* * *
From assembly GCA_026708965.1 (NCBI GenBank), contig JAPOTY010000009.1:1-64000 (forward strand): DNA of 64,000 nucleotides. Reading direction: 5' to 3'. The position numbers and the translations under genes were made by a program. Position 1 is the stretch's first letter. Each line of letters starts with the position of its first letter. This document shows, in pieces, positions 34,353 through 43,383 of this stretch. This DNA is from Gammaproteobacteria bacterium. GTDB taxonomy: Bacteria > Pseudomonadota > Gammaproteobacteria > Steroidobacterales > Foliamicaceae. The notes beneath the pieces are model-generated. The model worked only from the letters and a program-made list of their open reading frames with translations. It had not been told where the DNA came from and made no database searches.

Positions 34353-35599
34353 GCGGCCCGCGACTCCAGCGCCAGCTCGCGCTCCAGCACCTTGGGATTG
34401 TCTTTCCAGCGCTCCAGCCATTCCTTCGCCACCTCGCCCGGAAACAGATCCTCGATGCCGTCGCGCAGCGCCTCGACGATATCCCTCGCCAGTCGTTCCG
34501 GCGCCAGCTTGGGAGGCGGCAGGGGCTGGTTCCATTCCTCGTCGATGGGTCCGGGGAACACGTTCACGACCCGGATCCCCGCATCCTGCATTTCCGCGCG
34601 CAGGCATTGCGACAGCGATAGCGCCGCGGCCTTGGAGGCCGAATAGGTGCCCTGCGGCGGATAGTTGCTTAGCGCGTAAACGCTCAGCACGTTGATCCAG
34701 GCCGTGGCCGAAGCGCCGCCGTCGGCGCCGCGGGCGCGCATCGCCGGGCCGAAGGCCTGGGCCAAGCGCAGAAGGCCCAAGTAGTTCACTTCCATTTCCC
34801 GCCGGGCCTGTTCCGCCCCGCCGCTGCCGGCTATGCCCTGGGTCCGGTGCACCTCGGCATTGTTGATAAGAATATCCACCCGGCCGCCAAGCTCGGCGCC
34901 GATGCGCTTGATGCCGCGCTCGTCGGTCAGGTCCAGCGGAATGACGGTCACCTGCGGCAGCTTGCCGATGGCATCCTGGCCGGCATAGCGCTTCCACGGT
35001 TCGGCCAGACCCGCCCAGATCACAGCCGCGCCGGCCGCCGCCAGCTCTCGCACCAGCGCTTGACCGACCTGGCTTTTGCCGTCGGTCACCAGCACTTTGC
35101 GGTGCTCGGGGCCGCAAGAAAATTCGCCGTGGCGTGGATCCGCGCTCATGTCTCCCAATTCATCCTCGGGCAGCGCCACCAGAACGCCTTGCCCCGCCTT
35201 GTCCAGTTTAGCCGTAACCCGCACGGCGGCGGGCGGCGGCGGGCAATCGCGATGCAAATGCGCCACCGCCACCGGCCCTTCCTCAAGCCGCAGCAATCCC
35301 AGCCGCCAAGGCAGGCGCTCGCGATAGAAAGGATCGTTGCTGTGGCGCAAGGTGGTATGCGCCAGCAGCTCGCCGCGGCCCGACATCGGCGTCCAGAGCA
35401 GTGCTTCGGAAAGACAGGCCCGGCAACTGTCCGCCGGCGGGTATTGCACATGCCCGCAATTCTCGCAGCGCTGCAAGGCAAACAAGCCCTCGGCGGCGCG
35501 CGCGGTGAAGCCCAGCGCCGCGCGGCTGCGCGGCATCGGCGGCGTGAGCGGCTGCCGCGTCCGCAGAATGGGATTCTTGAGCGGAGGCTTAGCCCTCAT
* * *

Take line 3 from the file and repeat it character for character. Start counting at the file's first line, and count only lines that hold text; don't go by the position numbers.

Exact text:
34353 GCGGCCCGCGACTCCAGCGCCAGCTCGCGCTCCAGCACCTTGGGATTG